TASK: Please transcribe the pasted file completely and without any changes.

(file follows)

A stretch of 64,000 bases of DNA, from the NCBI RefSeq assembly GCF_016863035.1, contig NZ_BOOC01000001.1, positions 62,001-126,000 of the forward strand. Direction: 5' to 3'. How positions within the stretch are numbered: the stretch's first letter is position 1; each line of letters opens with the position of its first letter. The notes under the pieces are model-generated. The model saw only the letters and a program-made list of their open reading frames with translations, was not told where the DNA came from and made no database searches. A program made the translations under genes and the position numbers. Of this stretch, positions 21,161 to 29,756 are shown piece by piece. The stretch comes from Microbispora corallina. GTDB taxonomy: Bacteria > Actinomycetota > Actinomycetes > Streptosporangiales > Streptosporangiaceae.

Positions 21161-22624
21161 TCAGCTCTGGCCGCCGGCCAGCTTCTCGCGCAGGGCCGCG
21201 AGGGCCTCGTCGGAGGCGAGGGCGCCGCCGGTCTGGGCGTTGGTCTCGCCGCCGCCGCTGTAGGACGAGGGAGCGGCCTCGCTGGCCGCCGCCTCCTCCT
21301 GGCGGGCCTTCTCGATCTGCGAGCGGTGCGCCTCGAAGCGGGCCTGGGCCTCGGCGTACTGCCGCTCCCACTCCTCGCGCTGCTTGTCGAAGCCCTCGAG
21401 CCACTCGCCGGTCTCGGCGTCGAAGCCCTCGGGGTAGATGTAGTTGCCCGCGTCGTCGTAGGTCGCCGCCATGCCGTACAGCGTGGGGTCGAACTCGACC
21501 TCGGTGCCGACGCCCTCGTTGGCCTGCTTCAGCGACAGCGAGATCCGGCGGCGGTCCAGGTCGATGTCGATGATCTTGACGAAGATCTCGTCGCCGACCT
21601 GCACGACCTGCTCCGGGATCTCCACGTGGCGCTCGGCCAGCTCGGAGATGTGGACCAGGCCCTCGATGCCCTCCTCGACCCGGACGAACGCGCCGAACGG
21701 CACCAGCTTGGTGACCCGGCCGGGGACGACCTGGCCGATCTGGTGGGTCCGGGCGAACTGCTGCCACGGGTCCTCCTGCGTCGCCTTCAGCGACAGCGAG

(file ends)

A stretch of 64,000 bases of DNA, from the NCBI RefSeq assembly GCF_016863035.1, contig NZ_BOOC01000001.1, positions 62,001-126,000 of the forward strand. Direction: 5' to 3'. How positions within the stretch are numbered: the stretch's first letter is position 1; each line of letters opens with the position of its first letter. The notes under the pieces are model-generated. The model saw only the letters and a program-made list of their open reading frames with translations, was not told where the DNA came from and made no database searches. A program made the translations under genes and the position numbers. Of this stretch, positions 21,161 to 29,756 are shown piece by piece. The stretch comes from Microbispora corallina. GTDB taxonomy: Bacteria > Actinomycetota > Actinomycetes > Streptosporangiales > Streptosporangiaceae.

Positions 21161-22624
21161 TCAGCTCTGGCCGCCGGCCAGCTTCTCGCGCAGGGCCGCG
21201 AGGGCCTCGTCGGAGGCGAGGGCGCCGCCGGTCTGGGCGTTGGTCTCGCCGCCGCCGCTGTAGGACGAGGGAGCGGCCTCGCTGGCCGCCGCCTCCTCCT
21301 GGCGGGCCTTCTCGATCTGCGAGCGGTGCGCCTCGAAGCGGGCCTGGGCCTCGGCGTACTGCCGCTCCCACTCCTCGCGCTGCTTGTCGAAGCCCTCGAG
21401 CCACTCGCCGGTCTCGGCGTCGAAGCCCTCGGGGTAGATGTAGTTGCCCGCGTCGTCGTAGGTCGCCGCCATGCCGTACAGCGTGGGGTCGAACTCGACC
21501 TCGGTGCCGACGCCCTCGTTGGCCTGCTTCAGCGACAGCGAGATCCGGCGGCGGTCCAGGTCGATGTCGATGATCTTGACGAAGATCTCGTCGCCGACCT
21601 GCACGACCTGCTCCGGGATCTCCACGTGGCGCTCGGCCAGCTCGGAGATGTGGACCAGGCCCTCGATGCCCTCCTCGACCCGGACGAACGCGCCGAACGG
21701 CACCAGCTTGGTGACCCGGCCGGGGACGACCTGGCCGATCTGGTGGGTCCGGGCGAACTGCTGCCACGGGTCCTCCTGCGTCGCCTTCAGCGACAGCGAG